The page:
Adaptations of lichens to conditions in tropical forests of South-East Asia and their taxonomic implications
Blumea: Biodiversity, Evolution and Biogeography of Plants , Volume 54 - Issue 1/3 p. 29- 34
Lichens are fungi with a specialized nutritional mode involving algae, or cyanobacteria, or both. Classification is based on the fungal partner, and around 13 500 species are known. The association is ancient, and the first ascomycete fungi with fruit bodies may have been lichenized. Adaptations to tropical habitats include extensive utilization of trentepohlioid algae, the production of large multi-celled spores capable of forming numerous germ tubes, and water-repellant hydophobins coating internal cell walls. Many tropical groups lack modern monographs and numerous new species are discovered in detailed studies. Lichens merit more attention in the tropics as bioindicators of habitat disturbance.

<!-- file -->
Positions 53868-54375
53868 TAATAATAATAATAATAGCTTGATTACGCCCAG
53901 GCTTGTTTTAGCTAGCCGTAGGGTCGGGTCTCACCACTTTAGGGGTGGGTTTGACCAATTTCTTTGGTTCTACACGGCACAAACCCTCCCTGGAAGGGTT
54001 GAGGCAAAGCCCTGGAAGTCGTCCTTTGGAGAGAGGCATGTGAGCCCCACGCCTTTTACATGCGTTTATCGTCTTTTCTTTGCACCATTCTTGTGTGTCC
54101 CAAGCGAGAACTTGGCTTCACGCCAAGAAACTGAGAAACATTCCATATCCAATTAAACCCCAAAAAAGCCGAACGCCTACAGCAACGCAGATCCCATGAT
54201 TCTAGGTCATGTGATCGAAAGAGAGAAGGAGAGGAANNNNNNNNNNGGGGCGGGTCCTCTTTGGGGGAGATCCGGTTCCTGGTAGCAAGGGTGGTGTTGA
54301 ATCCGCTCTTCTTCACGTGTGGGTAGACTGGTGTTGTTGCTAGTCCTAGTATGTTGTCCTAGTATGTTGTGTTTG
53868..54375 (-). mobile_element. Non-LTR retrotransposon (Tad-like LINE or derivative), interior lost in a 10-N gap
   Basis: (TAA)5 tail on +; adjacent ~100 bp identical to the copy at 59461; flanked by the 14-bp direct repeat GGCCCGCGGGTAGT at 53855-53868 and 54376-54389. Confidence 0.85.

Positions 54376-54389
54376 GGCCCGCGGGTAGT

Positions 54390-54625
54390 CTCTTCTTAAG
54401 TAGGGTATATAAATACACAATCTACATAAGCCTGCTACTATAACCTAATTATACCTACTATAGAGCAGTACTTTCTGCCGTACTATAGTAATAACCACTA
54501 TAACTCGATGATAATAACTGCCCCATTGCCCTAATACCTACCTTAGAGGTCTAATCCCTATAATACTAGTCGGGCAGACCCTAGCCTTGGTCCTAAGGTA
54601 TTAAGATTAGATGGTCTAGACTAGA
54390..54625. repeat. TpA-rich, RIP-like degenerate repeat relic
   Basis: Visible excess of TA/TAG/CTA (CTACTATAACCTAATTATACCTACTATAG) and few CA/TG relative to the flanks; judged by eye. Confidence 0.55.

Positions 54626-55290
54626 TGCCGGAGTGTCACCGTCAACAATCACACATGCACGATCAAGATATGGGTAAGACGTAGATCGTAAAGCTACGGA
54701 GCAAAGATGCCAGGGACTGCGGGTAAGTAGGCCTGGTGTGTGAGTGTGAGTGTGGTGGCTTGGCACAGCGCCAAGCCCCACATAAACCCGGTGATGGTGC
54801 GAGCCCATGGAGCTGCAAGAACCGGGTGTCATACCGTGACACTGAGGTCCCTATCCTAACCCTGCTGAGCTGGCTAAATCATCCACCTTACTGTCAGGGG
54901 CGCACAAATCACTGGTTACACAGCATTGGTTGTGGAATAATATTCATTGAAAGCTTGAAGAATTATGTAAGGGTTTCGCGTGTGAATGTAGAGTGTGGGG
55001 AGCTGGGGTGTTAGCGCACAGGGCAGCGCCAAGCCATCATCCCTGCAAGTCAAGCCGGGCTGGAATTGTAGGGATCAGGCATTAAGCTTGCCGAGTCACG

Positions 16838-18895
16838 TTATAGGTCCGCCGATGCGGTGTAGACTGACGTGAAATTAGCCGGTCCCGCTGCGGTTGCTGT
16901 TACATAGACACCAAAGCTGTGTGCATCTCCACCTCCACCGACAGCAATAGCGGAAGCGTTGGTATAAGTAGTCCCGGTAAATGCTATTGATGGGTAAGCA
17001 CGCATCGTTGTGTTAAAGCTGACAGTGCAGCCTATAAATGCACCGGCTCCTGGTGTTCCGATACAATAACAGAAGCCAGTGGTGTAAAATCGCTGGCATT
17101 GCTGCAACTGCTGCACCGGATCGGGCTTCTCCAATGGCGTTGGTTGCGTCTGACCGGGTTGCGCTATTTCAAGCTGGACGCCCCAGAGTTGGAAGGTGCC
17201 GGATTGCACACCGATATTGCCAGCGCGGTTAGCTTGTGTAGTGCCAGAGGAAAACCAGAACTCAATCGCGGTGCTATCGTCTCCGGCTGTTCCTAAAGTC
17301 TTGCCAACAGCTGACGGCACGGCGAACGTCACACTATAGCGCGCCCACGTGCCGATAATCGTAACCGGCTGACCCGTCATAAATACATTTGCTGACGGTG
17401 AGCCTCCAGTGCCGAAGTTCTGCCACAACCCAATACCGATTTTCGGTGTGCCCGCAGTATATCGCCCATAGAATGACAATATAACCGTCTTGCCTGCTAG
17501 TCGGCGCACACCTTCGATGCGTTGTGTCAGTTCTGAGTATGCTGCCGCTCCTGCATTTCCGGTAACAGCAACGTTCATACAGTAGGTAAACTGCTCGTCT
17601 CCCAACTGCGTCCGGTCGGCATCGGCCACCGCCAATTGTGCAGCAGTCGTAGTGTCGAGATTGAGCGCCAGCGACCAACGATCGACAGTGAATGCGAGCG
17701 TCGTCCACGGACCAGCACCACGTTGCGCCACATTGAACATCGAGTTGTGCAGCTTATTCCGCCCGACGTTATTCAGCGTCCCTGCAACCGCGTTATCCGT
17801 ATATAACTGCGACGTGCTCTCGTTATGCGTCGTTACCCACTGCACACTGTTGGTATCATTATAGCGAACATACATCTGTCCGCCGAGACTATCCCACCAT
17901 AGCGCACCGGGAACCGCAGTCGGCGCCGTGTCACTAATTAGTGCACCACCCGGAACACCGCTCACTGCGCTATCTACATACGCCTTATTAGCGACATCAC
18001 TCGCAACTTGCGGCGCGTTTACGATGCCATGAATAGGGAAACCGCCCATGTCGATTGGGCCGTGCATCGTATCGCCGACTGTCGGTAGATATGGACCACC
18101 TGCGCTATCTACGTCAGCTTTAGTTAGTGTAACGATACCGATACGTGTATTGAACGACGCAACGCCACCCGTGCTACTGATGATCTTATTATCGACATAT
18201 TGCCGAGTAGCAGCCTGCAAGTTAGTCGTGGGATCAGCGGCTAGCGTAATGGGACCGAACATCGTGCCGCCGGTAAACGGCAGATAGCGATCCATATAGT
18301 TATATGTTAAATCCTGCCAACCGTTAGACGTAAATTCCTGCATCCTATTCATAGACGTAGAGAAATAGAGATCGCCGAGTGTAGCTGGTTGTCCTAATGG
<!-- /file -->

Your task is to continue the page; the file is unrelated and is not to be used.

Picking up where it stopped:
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|Blumea: Biodiversity, Evolution and Biogeography of Plants|
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Wolseley, P.A, & Hawksworth, D.L. (2009). Adaptations of lichens to conditions in tropical forests of South-East Asia and their taxonomic implications. Blumea: Biodiversity, Evolution and Biogeography of Plants, 54(1/3), 29–34.